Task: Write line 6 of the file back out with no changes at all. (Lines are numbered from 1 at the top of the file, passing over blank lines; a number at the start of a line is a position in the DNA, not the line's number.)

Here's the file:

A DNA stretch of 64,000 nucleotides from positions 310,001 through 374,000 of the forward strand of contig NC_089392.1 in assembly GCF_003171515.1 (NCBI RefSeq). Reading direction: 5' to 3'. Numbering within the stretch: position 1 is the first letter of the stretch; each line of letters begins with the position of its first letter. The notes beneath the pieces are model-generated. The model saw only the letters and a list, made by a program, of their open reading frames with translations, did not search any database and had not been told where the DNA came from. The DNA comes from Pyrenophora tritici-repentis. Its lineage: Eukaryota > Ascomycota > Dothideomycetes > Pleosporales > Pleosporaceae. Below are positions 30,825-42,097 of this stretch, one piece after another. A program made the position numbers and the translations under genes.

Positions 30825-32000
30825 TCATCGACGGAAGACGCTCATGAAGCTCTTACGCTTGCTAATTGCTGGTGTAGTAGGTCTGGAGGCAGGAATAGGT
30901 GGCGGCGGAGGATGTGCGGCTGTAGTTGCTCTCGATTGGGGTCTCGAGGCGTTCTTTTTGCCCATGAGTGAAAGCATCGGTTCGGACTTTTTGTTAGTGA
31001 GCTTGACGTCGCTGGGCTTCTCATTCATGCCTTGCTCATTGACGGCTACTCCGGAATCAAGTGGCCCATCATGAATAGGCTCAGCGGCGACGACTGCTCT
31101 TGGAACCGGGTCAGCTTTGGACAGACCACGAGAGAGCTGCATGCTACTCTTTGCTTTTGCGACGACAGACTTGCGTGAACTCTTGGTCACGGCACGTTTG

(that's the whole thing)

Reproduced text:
31101 TGGAACCGGGTCAGCTTTGGACAGACCACGAGAGAGCTGCATGCTACTCTTTGCTTTTGCGACGACAGACTTGCGTGAACTCTTGGTCACGGCACGTTTG